AiPT!: The characters in An Alien in New York are well written and come off as very down to earth (no pun intended) and real. When writing a Resident Alien story do you put more premium on the story or on the characters? 

Hogan: They kind of go hand in hand. I mean, I might have ideas for a story, but it’s the characters who’ll end up telling it. 

AiPT!: Steve Parkhouse’s art fits perfectly with the story and writing of Resident Alien. How much input does he give to the story? 

Hogan: We put a lot of work into deciding what Resident Alien was going to be, right at the start. Since then we pretty much trust each other to do our jobs, and we just get on with it. 

I do try and give Steve a lot of leeway visually, to handle things how he sees best, and I’m always excited to see what he comes up with. This current story includes an artist as one of the characters, and we get to see what his paintings are like. I pretty much left all that to Steve … and I was delighted at some of his choices, like having a painting of Jack Kirby in there. 

AiPT!: If I am looking for an alien detective should I hire Harry Vanderspeigle or John Jones?

Hogan: Harry’s probably more fun, and more relatable. One of the nicest reviews we’ve ever had called Resident Alien ‘J’onn J’onzz done right’.  

AiPT!: How did you come up with the idea for Resident Alien?

Hogan: Years and years ago I was visiting an English friend in New York and saw his resident alien card. I thought at the time that’d make a great story title, and when we were getting this off the ground I remembered that. The whole concept just grew organically from there.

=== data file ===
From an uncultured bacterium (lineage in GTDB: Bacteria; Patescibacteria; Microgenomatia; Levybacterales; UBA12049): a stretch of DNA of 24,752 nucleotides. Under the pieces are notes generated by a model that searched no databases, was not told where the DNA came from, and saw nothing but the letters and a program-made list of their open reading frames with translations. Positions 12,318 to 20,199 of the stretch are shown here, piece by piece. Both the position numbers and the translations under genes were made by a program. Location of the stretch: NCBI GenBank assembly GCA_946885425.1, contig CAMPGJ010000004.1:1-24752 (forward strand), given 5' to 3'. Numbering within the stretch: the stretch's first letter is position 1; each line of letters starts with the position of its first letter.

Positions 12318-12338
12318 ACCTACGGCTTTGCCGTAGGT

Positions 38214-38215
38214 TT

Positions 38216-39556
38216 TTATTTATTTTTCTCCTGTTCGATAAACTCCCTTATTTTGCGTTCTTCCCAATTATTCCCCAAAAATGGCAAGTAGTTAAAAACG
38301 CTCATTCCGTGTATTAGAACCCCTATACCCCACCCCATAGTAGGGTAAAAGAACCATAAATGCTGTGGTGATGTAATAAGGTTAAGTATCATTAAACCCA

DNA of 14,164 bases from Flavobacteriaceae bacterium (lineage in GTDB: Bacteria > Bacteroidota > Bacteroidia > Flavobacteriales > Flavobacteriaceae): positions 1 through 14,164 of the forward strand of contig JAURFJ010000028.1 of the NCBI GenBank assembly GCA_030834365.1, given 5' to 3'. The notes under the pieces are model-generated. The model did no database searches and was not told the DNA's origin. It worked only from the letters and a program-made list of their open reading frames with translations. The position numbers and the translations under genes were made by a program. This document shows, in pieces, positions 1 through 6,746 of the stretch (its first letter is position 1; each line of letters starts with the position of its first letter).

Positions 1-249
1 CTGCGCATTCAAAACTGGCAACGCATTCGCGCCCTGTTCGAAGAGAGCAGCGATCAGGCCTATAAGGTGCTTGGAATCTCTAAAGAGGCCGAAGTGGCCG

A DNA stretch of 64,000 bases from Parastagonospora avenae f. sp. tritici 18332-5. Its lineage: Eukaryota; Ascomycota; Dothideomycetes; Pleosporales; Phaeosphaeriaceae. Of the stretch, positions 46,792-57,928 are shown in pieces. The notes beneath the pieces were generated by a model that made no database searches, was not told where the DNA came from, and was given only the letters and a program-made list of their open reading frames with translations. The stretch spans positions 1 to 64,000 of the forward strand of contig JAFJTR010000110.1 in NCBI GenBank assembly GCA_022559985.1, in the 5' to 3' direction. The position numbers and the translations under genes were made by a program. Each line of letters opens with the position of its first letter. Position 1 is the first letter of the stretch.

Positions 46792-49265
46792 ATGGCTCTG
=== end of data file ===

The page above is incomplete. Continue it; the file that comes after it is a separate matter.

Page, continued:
AiPT!: How easy will it be for a new reader to get into this series?

Hogan: Pretty easy. Obviously, there are four books before this one, but I’d say you can jump on anywhere. All you really need to know upfront is what we tell you on the inside cover : he’s a shipwrecked alien hiding out as a small town doctor, though no one seems to be able to see what he really is. 

AiPT!: Harry becomes an amateur detective while waiting to be rescued. What do you do in your spare time?

Hogan: I don’t think I’ve actually got any spare time ! I look after my kids, I do a lot of walking, a little bit of cooking and not as much reading as I’d like … and a lot of the time I’m also writing in my head as well. It’s kind of a full-time gig.